Active-site deformation in the structure of HIV-1 RT with HBV-associated septuple amino acid substitutions rationalizes the differential susceptibility of HIV-1 and HBV against 4'-modified nucleoside RT inhibitors.Yasutake, Y., Hattori, S.I., Tamura, N., Matsuda, K., Kohgo, S., Maeda, K., Mitsuya, H.
(2019) Biochem Biophys Res Commun 509: 943-948
- PubMed: 30648556
- DOI: 10.1016/j.bbrc.2019.01.026
- Structures With Same Primary Citation
- PubMed Abstract:
Nucleoside analogue reverse transcriptase (RT) inhibitors (NRTIs) are major antiviral agents against hepatitis B virus (HBV) and human immunodeficiency virus type-1 (HIV-1). However, the notorious insoluble property of HBV RT has prevented atomic-res ...
Nucleoside analogue reverse transcriptase (RT) inhibitors (NRTIs) are major antiviral agents against hepatitis B virus (HBV) and human immunodeficiency virus type-1 (HIV-1). However, the notorious insoluble property of HBV RT has prevented atomic-resolution structural studies and rational anti-HBV drug design. Here, we created HIV-1 RT mutants containing HBV-mimicking sextuple or septuple amino acid substitutions at the nucleoside-binding site (N-site) and verified that these mutants retained the RT activity. The most active RT mutant, HIV-1 RT 7MC , carrying Q151M/G112S/D113A/Y115F/F116Y/F160L/I159L was successfully crystallized, and its three-dimensional structure was determined in complex with DNA:dGTP/entecavir-triphosphate (ETV-TP), a potent anti-HBV guanosine analogue RT inhibitor, at a resolution of 2.43 Å and 2.60 Å, respectively. The structures reveal significant positional rearrangements of the amino acid side-chains at the N-site, elucidating the mechanism underlying the differential susceptibility of HIV-1 and HBV against recently reported 4'-modified NRTIs.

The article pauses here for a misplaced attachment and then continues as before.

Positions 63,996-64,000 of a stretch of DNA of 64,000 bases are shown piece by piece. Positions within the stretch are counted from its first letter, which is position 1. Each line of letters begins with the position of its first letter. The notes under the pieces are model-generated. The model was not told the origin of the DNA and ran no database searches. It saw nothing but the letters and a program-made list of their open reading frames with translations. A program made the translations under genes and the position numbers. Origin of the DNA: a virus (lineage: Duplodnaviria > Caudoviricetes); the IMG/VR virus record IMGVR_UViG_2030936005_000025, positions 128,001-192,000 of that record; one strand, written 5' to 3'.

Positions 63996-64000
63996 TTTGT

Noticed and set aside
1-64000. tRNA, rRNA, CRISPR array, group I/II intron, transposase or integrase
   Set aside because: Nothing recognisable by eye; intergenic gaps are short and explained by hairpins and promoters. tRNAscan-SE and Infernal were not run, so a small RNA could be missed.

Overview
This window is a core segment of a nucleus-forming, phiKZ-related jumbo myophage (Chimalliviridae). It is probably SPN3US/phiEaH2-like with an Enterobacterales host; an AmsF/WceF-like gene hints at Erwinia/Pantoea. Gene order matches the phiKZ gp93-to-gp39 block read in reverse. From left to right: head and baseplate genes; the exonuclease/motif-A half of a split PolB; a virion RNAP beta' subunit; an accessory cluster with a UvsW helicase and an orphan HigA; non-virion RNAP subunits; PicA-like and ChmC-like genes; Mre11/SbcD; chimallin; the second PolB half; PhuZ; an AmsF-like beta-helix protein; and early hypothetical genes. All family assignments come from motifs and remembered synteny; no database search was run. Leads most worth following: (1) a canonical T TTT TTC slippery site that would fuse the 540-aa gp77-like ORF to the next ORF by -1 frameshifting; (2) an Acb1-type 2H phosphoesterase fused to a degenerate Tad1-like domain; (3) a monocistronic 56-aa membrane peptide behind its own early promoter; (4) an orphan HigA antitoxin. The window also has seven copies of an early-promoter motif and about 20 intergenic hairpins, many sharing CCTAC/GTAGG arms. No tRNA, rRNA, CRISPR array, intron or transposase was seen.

National Center for Global Health and Medicine Research Institute (NCGM), Tokyo, 162-8655, Japan; Experimental Retrovirology Section, HIV and AIDS Malignancy Branch, National Cancer Institute, National Institutes of Health, Bethesda, MD, 20892, USA; Department of Clinical Sciences, Kumamoto University Hospital, Kumamoto, 860-8556, Japan.